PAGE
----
Thus, in the picture Lady with an Ermine (1483-90) one can see the Compared to him, Botticelli looks more old-fashioned. With his specific manner of painting which presupposed that each detail must take its shape and place in the picture, Botticelli looks more traditional and even conservative. In spite of the fact that his picture, Venus, is breathing with the spring and with the birth of beauty itself, the picture is filled with numerous details which makes it look quite old-fashioned compared to the creations of da Vinci.

What made da Vinci’s paintings more winning compared to the style of Botticelli was the specific manner of leaving certain vagueness and incompleteness in the picture. This was obviously the ground for the famous sfumato style of painting which was to appear later on. Traced in Lady with an Ermine as well, this feature was exposed barefaced in da Vinci’s self-portrait. There was no doubt that da Vinci was to herald the new epoch which Botticelli had the chance only to have a taste of.

As the country was progressing towards a new culture and creating its own cultural path, the Renaissance was evolving into something completely new and thus extremely peculiar. Once the new styles and new genres were introduced to the society, people became gripped with the idea of the new art and the way the Italian reality could be interpreted in the creations of Renaissance.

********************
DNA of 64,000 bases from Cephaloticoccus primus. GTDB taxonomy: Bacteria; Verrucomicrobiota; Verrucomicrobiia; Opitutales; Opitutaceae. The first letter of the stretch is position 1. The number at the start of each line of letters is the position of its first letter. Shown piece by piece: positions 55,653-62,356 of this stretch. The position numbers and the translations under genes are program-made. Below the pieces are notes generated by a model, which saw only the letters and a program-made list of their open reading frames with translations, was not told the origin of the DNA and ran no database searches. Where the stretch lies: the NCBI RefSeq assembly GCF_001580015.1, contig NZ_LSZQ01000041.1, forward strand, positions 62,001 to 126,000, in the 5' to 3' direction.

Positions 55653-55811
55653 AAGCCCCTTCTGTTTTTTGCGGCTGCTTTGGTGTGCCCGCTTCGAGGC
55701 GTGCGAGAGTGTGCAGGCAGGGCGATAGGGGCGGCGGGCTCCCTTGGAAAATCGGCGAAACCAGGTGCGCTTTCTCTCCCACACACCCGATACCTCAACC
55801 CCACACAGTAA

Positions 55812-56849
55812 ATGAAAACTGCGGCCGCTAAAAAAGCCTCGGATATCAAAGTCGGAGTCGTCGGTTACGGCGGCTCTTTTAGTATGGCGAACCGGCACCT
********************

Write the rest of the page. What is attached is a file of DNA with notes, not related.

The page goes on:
Northern Renaissance

What happened then was further on called as the beginning of the Northern Renaissance. Gripping entire Italy and stretching far beyond its boundaries, the new culture was gaining popularity and influencing young and talented artists. Still the common inspiration with the ideas of Renaissance was to be controlled somehow, which led to conducting specific policy. Concerned with the moods in the society, the Pope took his control over the situation.

Although the Pope decided not to fight the new art, but, on the contrary, make it flourish, it was obvious that the Renaissance epoch was slowly filled with the spirit of Christianity. Once an isle of independent art and the sphere where artists could create despite the religion and the morals of the then society, Renaissance was gaining the features of a typically religious culture.